For years, archaeologist Huw Groucutt and his team had driven one particular stretch of desert on their way to dig sites in Saudi Arabia. As they drove they caught glimpses of what looked like bones, emerging from the slowly eroding sand. Finally, in 2014, the team decided to explore the array of bones at Al Wusta. Within two years, amidst more than 800 fossilized animal bones and nearly 400 stone artifacts, they discovered something remarkable: the middle digit of a finger bone, from what appeared to be a modern human. Continue reading Rare 85,000-year-old Finger Bone Complicates Our Understanding of African Migration
Stretching 3.5 million square miles across northern Africa, the vast sand dunes and rocky plateaus of the Sahara cover more ground than the continental United States. Now, a pair of scientists is making a provocative claim that the world’s largest desert has expanded 10 percent since the early 20th century, effectively adding another Texas-sized chunk. Continue reading What’s Going On With the Sahara Desert?
President Trump’s proposed 2019 budget calls for deep cuts to research, and while it is unlikely to gain traction in Congress, it is a troubling statement of the administration’s priorities. As Neil deGrasse Tyson tweeted, “The fastest way to Make a America Weak Again: Cut science funds to our agencies that support it.” Continue reading NASA almost never came to be. Its creation is a lesson in political power.
Scientists have known for some time that trees not only have a sex, but can sometimes switch between sexes. But they haven’t always known why. Now, as The Washington Post’s Amy Ellis Nutt reports, a new study suggests that for at least one species, the switch happens after injury.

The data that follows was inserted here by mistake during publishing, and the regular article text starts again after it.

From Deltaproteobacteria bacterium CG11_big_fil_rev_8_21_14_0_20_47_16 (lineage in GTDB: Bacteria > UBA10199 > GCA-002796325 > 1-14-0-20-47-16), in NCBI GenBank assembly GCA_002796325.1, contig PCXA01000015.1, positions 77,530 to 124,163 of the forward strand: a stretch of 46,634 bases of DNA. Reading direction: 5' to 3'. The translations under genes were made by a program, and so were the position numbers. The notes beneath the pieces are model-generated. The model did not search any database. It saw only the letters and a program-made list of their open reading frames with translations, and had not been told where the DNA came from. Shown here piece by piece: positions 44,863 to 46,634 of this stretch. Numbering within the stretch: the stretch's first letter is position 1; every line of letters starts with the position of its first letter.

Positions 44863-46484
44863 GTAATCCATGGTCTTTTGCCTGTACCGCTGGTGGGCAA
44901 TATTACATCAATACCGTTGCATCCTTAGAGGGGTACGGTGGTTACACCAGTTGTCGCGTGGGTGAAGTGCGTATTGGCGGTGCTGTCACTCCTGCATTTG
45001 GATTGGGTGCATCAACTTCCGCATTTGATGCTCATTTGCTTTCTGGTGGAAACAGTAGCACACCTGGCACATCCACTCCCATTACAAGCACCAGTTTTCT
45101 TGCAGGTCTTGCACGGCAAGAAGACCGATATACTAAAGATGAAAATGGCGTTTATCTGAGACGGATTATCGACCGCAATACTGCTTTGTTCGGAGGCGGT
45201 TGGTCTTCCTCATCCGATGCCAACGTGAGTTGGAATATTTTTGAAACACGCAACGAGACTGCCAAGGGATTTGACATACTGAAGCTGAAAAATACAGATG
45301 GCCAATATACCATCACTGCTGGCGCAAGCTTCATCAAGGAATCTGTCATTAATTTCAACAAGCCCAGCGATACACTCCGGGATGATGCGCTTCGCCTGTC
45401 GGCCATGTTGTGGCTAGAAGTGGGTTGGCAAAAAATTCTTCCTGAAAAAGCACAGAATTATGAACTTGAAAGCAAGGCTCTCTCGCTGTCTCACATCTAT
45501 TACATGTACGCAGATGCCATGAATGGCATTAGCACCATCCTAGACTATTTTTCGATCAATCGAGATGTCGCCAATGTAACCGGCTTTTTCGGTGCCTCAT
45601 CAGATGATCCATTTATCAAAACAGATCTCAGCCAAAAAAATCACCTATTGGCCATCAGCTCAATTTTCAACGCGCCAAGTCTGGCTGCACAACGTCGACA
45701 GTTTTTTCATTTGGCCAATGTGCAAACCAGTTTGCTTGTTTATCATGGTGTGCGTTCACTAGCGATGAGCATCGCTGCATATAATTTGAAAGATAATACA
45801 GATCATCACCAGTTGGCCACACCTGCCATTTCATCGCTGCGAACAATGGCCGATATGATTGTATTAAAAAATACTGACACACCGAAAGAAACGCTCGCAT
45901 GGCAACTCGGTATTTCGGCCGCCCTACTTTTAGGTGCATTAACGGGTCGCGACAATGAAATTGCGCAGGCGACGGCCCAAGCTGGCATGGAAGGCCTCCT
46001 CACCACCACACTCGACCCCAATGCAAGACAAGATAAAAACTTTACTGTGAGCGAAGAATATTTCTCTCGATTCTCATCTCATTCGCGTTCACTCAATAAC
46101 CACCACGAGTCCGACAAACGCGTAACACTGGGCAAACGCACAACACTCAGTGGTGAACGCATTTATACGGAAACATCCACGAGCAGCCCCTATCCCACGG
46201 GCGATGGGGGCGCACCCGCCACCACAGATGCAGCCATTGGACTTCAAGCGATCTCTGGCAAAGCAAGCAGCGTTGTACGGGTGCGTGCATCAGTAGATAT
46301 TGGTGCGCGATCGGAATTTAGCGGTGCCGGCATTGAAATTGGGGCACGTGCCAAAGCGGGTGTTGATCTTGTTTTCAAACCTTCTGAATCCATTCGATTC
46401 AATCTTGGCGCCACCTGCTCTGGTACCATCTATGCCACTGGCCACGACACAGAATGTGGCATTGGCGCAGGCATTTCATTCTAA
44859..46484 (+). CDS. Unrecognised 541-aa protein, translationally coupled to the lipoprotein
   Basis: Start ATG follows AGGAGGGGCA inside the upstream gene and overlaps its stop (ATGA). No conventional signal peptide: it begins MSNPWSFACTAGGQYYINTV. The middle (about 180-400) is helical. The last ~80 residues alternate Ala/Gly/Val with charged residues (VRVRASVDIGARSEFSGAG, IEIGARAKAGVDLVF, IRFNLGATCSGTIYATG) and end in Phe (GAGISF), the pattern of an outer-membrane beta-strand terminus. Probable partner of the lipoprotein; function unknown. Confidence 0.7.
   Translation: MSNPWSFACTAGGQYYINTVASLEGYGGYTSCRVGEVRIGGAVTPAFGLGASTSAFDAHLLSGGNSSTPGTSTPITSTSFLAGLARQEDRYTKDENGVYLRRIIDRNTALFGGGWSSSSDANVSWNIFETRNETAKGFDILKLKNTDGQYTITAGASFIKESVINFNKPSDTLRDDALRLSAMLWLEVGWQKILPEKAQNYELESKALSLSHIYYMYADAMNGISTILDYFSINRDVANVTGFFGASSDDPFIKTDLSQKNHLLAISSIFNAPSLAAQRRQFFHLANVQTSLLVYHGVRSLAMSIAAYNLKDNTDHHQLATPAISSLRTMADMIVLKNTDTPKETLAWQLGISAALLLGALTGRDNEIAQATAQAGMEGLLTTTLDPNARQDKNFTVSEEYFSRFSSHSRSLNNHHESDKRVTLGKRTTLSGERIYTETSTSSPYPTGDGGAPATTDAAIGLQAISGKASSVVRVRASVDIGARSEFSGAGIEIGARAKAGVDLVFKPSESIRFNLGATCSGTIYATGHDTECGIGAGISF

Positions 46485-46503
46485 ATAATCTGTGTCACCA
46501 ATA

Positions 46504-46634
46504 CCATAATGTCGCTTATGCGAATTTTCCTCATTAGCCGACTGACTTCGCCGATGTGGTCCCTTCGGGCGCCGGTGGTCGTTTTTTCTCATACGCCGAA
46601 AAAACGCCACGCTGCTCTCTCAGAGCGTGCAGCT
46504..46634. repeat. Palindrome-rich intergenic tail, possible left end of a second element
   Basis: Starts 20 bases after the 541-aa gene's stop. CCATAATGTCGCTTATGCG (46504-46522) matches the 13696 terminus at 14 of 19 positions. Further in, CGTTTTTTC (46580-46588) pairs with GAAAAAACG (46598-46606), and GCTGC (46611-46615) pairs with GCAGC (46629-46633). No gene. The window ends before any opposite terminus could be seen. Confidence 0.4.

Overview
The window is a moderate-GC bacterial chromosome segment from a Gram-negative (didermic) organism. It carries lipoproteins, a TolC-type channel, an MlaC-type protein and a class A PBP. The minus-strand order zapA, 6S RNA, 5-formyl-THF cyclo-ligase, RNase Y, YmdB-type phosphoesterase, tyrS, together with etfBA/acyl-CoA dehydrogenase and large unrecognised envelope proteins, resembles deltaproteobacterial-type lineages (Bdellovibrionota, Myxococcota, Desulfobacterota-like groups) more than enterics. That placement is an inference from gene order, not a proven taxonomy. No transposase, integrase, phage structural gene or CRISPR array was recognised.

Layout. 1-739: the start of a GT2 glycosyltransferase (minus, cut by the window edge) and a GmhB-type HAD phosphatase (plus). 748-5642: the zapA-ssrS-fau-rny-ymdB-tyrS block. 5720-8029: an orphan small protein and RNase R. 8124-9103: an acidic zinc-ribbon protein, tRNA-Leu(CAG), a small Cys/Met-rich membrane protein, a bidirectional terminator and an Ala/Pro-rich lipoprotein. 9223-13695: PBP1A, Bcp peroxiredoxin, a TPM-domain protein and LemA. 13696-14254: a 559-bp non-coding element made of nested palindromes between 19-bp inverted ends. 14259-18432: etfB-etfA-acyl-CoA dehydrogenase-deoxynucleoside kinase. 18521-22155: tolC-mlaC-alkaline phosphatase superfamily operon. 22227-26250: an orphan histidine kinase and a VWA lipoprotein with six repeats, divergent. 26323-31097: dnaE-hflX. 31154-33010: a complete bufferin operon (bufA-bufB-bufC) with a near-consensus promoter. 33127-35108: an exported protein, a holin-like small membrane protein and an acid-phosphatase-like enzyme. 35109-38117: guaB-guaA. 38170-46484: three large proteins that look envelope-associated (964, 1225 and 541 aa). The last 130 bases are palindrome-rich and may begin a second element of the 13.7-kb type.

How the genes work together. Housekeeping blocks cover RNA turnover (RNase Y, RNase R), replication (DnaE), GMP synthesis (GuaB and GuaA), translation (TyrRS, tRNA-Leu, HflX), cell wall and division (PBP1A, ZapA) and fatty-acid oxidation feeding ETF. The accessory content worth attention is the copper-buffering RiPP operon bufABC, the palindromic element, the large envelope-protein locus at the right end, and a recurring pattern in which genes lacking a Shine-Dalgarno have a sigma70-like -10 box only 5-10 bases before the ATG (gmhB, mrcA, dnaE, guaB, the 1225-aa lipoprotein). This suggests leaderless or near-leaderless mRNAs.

If the world gets warmer by two degrees Celsius, we’re screwed. To prevent that, the United Nations signed the Paris Agreement, an international treaty designed to keep the average global temperature “well below 2°C above pre-industrial levels”…A.K.A. what the Earth was like before factories started spewing greenhouse gases into the air.
Daimler AG, the automaker which produces the Mercedes-Benz line of luxury vehicles, is facing growing scrutiny after US investigators reportedly found that it installed software to cheat diesel emissions tests on cars, Bloomberg and Reuters reported.
On the rocky shores of a windswept island just west of Ireland, the 620-ton boulder looks almost at home. But careful analysis of its position over the last few years has revealed something odd: between the summers of 2013 and 2014, the boulder shifted a couple meters toward the sea. That discovery is causing scientists to rethink what they know about the impacts of powerful storms.